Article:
CHAPTER IV. Narrative of Captain Cook's second Voyage round the World.
On the 22d of November, our commander sailed from the Cape of Good Hope, and proceeded on his voyage, in search of a southern continent. Having gotten clear of the land, he directed his course for Cape Circumcision; and, judging that cold weather would soon approach, he ordered slops to be served to such of the people as were in want of them, and gave to each man the fear-nought jacket and trowsers allowed by the admiralty. On the 29th, the wind, which was west-north-west, increased to a storm, that continued, with some few intervals of moderate weather, till the 6th of December. By this gale, which was attended with hail and rain, and which blew at times with such violence that the ships could carry no sails, our voyagers were driven far to the eastward of their intended course, and no hopes were left to the captain of reaching Cape Circumcision. A still greater misfortune was the loss of the principal part of the live stock on board, consisting of sheep, hogs, and geese. At the same time, the sudden transition from warm mild weather, to weather which was extremely cold and wet, was so severely felt by our people, that it was necessary to make some addition to their allowance of spirits, by giving each of them a dram on particular occasions.
Our navigators, on the 10th of December, began to meet with islands of ice. One of these islands was so much concealed from them by the haziness of the weather, accompanied with snow and sleet, that they were steering directly towards it, and did not see it till it was at a less distance than that of a mile. Captain Cook judged it to be about fifty feet high, and half a mile in circuit. It was flat at the top, and its sides rose in a perpendicular direction, against which the sea broke to a great height. The weather continuing to be hazy, the captain, on account of the ice islands, was obliged to proceed with the utmost caution. Six of them were passed on the 12th, some of which were nearly two miles in circuit, and sixty feet high; nevertheless, such were the force and height of the waves, that the sea broke quite over them. Hence was exhibited a view, that for a few moments was pleasing to the eye; but the pleasure was soon swallowed up in the horror which seized upon the mind, from the prospect of danger. For if a ship should be so unfortunate as to get on the weather side of one of these islands, she would be dashed to pieces in a moment.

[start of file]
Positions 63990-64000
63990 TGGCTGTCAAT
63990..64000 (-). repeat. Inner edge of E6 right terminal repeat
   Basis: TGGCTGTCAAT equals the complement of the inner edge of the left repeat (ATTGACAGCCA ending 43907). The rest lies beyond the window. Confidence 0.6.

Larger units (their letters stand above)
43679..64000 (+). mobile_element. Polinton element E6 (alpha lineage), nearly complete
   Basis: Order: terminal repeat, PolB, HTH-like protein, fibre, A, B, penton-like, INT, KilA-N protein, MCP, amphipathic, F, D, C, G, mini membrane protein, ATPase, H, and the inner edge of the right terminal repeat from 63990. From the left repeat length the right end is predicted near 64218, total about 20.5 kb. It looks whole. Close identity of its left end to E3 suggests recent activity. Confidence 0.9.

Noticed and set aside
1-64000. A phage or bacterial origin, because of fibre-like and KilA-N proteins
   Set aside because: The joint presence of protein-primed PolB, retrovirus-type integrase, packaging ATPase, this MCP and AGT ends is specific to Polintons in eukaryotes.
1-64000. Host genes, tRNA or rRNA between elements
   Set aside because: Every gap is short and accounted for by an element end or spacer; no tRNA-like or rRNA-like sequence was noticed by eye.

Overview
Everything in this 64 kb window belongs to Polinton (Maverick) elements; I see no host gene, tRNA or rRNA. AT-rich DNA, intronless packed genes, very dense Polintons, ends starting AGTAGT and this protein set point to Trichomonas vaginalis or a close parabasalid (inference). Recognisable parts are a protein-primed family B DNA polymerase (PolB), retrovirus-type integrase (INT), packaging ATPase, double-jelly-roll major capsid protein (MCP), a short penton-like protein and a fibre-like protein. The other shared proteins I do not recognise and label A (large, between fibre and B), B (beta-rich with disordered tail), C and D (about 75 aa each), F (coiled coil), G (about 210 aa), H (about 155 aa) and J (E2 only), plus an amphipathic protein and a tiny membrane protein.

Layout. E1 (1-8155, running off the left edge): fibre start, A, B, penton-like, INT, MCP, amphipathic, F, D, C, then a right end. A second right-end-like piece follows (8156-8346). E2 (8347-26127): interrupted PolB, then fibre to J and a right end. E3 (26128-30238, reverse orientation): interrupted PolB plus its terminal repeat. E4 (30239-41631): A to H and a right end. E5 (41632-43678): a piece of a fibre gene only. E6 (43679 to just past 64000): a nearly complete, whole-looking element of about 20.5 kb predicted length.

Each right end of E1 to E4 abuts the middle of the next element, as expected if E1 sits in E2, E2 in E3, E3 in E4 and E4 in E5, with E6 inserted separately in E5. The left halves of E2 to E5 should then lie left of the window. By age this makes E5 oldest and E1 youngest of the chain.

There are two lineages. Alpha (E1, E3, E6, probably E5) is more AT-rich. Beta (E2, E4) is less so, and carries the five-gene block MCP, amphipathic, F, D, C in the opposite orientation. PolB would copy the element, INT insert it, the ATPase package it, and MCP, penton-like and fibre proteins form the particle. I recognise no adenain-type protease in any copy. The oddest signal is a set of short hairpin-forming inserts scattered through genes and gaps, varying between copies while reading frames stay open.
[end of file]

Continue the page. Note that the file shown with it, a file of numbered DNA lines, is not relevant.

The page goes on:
The vessels, on the 14th, were stopped by an immense field of low ice, to which no end could be seen, either to the east, west, or south. In different parts of this field were islands or hills of ice, like those which our voyagers had found floating in the sea, and twenty of which had presented themselves to view the day before. Some of the people on board imagined that they saw land over the ice, and Captain Cook himself at first entertained the same sentiment. But upon more narrowly examining these ice hills, and the various appearances they made when seen through the haze, he was induced to change his opinion. On the 18th, though in the morning our navigators had been quite imbayed, they were, notwithstanding, at length enabled to get clear of the field of ice. They were, however, at the same time, carried in among the ice islands, which perpetually succeeded one another; which were almost equally dangerous; and the avoiding of which was a matter of the greatest difficulty. But perilous as it is to sail in a thick fog, among these floating rocks, as our commander properly called them; this is preferable to the being entangled with immense fields of ice under the same circumstances. In this latter case the great danger to be apprehended, is the getting fast in the ice; a situation which would be alarming in the highest degree.
It had been a generally received opinion, that such ice as hath now been described, is formed in bays and rivers. Agreeably to this supposition, our voyagers were led to believe that land was not far distant, and that it lay to the southward behind the ice. As, therefore, they had sailed above thirty leagues along the edge of the ice, without finding a passage to the south, Captain Cook determined to run thirty or forty leagues to the east, and afterward to endeavour to get to the southward. If, in this attempt, he met with no land or other impediment, his design was to stretch behind the ice, and thus to bring the matter to a decision. The weather, at this time, affected the senses with a feeling of cold much greater than that which was pointed out by the thermometer, so that the whole crew complained. In order the better to enable them to sustain the severity of the cold, the Captain directed the sleeves of their jackets to be lengthened with baize; and had a cap made for each man of the same stuff, strengthened with canvass. These precautions greatly contributed to their comfort and advantage. It is worthy of observation, that although the weather was as sharp, on the 25th of December, as might have been expected, in the same month of the year, in any part of England, this was the middle of summer with our navigators. Some of the people now appearing to have symptoms of the scurvy, fresh wort was given them every day, prepared under the direction of the surgeons, from the malt which had been provided for the purpose.